New program bolsters math skills for incoming technology students

May 29, 2013

An email Courtney Hall read in January highlighting a new math refresher course intrigued him. Though he had taken a math class in the years since he had been in high school, the Indiana State University student wasn't entirely confident of how to apply his newly attained skills practically.

He thought the new program might be a good chance to hone those skills as he pursued his bachelor's degree in mechanical engineering technology. He became one of the first-year graduates of the program designed to improve students' math skills as they embark on a degree in the College of Technology.

Hall, a senior from San Francisco who currently lives in Indianapolis and takes classes at Indiana State and Ivy Tech Community College via distance education, participated in the math preparation program this spring as part of a pilot group. The program is now available to all incoming first-year and transfer students majoring in a program through Indiana State's College of Technology.

"It was really just my desire to make sure that I was on top of every single concept of mathematics," said Hall, who completed the program while also taking coursework toward his major. "That really drove me to participate in this program. It was really like a heavy duty refresher course for me."

David Sivley, math intervention specialist and coordinator of the student mentor program in the College of Technology, developed and implemented the program. Sivley tested it with pilot groups from two semesters of transfer students. While any technology major can take the program, it is now required of new students who score a 15 or lower on the Maple TA exam.

"Many of our students in the College of Technology will face classes with high math demands. Others need help preparing for the university's general math requirements," Sivley said. "We want all our students to do well in their classes and go on to complete their educational goals. That's what this new math preparation program is all about. It is already making a difference in students' ability to succeed."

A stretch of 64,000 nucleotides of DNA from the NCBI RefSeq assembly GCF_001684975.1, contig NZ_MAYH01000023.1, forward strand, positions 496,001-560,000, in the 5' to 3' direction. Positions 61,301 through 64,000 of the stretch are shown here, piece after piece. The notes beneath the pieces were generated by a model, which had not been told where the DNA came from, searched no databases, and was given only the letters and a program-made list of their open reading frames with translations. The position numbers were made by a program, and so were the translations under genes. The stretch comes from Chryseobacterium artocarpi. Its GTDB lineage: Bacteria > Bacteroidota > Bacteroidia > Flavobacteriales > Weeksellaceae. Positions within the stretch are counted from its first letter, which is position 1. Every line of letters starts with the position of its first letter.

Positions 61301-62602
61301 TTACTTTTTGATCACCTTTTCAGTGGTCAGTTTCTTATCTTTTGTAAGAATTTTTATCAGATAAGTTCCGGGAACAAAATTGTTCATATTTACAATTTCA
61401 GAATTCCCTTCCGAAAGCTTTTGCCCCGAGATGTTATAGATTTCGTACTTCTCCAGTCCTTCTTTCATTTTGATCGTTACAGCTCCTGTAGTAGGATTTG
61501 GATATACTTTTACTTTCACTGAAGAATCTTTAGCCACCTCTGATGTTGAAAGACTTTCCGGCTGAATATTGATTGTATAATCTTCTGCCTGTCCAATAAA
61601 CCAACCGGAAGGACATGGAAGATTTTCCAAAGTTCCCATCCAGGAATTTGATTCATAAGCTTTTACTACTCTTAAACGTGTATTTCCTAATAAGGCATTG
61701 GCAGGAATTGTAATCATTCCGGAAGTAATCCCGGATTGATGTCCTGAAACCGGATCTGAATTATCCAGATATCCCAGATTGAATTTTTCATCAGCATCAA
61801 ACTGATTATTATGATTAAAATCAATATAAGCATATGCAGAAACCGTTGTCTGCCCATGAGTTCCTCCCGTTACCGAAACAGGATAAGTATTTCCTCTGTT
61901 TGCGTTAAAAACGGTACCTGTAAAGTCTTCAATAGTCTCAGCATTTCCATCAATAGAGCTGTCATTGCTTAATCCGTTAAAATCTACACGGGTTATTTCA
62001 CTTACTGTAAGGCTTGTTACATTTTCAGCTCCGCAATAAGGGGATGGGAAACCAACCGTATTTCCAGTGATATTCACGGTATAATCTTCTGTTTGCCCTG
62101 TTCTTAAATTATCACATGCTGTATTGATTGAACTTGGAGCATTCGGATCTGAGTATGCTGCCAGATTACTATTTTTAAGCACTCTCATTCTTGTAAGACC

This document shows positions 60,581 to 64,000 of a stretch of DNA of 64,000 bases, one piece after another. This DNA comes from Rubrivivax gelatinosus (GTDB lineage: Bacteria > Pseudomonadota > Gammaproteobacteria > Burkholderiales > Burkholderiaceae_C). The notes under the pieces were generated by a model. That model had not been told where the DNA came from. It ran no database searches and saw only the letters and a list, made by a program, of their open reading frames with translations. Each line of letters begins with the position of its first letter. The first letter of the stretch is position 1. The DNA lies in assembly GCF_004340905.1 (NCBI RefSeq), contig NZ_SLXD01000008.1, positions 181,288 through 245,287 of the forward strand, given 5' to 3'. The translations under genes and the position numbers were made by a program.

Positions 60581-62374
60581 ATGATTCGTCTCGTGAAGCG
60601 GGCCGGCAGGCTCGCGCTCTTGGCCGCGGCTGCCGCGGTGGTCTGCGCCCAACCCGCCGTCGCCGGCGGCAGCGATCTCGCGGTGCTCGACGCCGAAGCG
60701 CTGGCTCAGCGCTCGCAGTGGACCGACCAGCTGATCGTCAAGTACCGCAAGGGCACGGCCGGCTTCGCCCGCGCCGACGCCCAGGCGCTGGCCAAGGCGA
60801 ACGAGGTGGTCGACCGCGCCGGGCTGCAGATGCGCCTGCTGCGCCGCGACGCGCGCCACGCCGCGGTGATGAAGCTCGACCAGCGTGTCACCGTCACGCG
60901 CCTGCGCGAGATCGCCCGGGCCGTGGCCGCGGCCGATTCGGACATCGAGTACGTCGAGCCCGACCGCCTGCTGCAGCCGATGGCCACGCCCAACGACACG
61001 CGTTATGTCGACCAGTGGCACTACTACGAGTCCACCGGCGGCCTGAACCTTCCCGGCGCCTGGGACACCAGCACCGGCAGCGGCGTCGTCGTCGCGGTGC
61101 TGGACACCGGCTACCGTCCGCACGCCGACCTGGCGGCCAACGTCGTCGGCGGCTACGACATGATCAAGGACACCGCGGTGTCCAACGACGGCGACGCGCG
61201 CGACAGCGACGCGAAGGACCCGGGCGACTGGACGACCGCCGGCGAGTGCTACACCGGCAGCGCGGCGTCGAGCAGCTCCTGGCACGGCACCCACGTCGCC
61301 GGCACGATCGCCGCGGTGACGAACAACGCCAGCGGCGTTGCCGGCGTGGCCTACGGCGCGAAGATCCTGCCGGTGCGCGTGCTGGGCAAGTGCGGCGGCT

Participants start by taking an online assessment to determine their knowledge of math-related concepts. Based on their answers, the program follows up with questions at different levels to determine what lessons the student will need. They do not repeat lessons that they already know.

"This has to be individualized because every student is different," Sivley said. "Every student has a different need, a different weakness. To restore that student's math skills, the foundation has to be built back up. This requires an investigative approach to education which follows up with the exact training and support the student needs."

The program is free to students who want to participate.

"It offers such a good service to the students in helping them graduate in four years and making them successful," said Kara Harris, associate professor of applied engineering and technology management and director of undergraduate academic student services. "That's something that we want to make sure everyone realizes. We're offering students this opportunity, and it's a golden opportunity because it costs them no money."

Though the program is new, students who have graduated have already started experiencing success. Those who completed the program in the fall ultimately earned a 3.55 grade point average in classes at Indiana State, Sivley said.

Hall noticed a difference in his math skills almost immediately. He felt more confident in calculating the formulas he used in a chemistry class required for his mechanical engineering technology major.

The new program is available solely online, which helped Hall in several ways. He was able to complete the program on his own timetable, and the computer system provided many great examples and step-by-step explanations of how to complete math problems using the skills that are being taught in that particular lesson, he said.

"(The program) made the difference in my success, personally," he said, noting he preferred the system to learning math lessons from a textbook. It "is a very good tool for anybody who may either have not been in school in a long time or math is not their stronger study."

It is a six-week program, so potential participants will need to consider that when deciding on when to start the program. There is no official start or end date, though Sivley hopes that students will participate during the summer to help them be better prepared when fall semester classes start in August.

"We've made it as flexible as possible so students can begin when they have time," Sivley added. "Our hope is they'll take the time to get ready, and realize that everybody who has participated in the program has been able to strengthen their math skills."

For more information about the program, visit the Technology Student Services page of the College of Technology website at http://technology.indstate.edu/tss/

Photo: http://isuphoto.smugmug.com/Campus-Scenes/Campus-Scenes/i-WKFtncS/0/L/_DSC2491Campus-L.jpg John T. Myers Technology Center at Indiana State University, which houses the College of Technology

Contact: David Sivley, intervention specialist and coordinator of the student mentor program, College of Technology, Indiana State University, 812-878-4910 or david.sivley@indstate.edu

Writer: Austin Arceo, assistant director of media relations, Office of Communications and Marketing, 812-237-3790 or austin.arceo-negrich@indstate.edu

Story Highlights

David Sivley, math intervention specialist and coordinator of the student mentor program in the ISU College of Technology, developed a program to help students who will face classes with high math demands.

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